“Glob of randomness” linked to 75% of cancers reined in by novel peptide
Researchers have developed a peptide that targets a previously ‘undruggable’ protein implicated in more than 75% of human cancers and found that it slowed the proliferation of brain cancer cells in the lab. It’s the first step towards developing an effective treatment for a range of cancers.
In healthy cells, the MYC protein is critical to the transcription process, where genetic information is converted from DNA to RNA and, eventually, into proteins. But, in cancer cells, MYC becomes unregulated and hyperactive, facilitating cancer initiation, maintenance, and progression by boosting transcription activities.
Because it’s implicated in more than 75% of all human cancer cases, MYC has long been one of the most attractive oncology drug targets. The problem is that MYC is a shapeless blob with no discernible binding pockets and a half-life of less than 30 minutes. So, despite decades of research, it’s remained ‘undruggable’. That is until researchers from the University of California Riverside (UC Riverside) discovered a peptide compound that binds to MYC, suppressing its activity.
“MYC is less like food for cancer cells and more like a steroid that promotes cancer’s rapid growth,” said Min Xue, one of the study’s corresponding authors. “It’s basically a glob of randomness. Conventional drug discovery pipelines rely on well-defined structures, and this does not exist for MYC.”
In a 2018 study, the researchers found that altering the shape and rigidity of a bicyclic peptide – a class of polypeptides with two loops in its structure – improves its ability to interact with structureless protein targets like MYC. The benefit of using bicyclic peptides as a basis for developing new peptide drugs is that they have the potential to bind to challenging drug targets with antibody-like submicromolar affinity and selectivity. In other words, they form a very strong, specific interaction with their target.
“Peptides can assume a variety of forms, shapes, and positions,” Xue said. “Once you bend and connect them to form rings, they cannot adopt other possible forms, so they then have a low level of randomness. This helps with the binding.”
The researchers built upon their previous work with bicyclic peptides, creating a library of second-generation peptides with better properties.
“We improved the binding performance of this peptide over previous versions by two orders of magnitude,” said Xue. “This makes it closer to our drug development goals.”
They screened the peptides in their library, identifying one – NT-B2R – that showed the highest binding affinity with MYC. To ensure that NT-B2R could bind to MYC in complex biological environments, the researchers tested it on a human glioblastoma cell line with known dependence on MYC activities. NT-B2R significantly affected the thermal properties of MYC, supporting direct interactions between them in a more complex binding environment.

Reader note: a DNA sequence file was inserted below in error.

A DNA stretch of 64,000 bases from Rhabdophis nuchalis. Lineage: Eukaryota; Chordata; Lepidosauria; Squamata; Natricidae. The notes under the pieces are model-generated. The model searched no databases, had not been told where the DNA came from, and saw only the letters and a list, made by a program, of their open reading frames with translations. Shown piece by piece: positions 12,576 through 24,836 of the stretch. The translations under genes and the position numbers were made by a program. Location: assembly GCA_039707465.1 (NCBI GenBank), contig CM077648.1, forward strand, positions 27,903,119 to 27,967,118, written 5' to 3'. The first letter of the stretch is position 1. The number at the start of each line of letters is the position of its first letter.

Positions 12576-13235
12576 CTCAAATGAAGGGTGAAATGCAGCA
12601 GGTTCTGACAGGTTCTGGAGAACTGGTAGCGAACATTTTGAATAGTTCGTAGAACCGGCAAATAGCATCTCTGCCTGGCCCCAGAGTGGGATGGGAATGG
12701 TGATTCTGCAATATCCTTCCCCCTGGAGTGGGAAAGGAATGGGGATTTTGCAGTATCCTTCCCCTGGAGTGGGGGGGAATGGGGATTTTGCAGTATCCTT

The researchers then tested NT-B2R’s effect on cancer cells. Because the peptide is not cell-permeable, they used nanosized liposomes as delivery vehicles. The researchers observed that once NT-B2R was inside the cell, it bound to MYC, changing its physical properties and preventing it from performing transcriptional activities. NT-B2R treatment did not alter the expression and phosphorylation levels of MYC but did cause decreased metabolic activity and proliferation in human glioblastoma cells. RNA sequencing showed the treatment downregulated 704 genes and upregulated 1,322, consistent with MYC’s master transcription role. Genetic set enrichment analysis (GSEA) confirmed that MYC target gene sets were enriched, supporting that MYC was NT-B2R’s main target.
The disadvantages of using liposomes for drug delivery include high production costs and the potential for leakage of encapsulated drug molecules. For this reason, the researchers are developing an alternative that will effectively deliver NT-B2R into the cells. Future iterations of the peptide could lead to more potent MYC inhibitors.
“MYC represents chaos, basically, because it lacks structure,” Xue said. “That, and its direct impact on so many types of cancer, make it one of the holy grails of cancer drug development. We are very excited that it is now within our grasp.”
The study was published in the Journal of the American Chemical Society.
Source: UC Riverside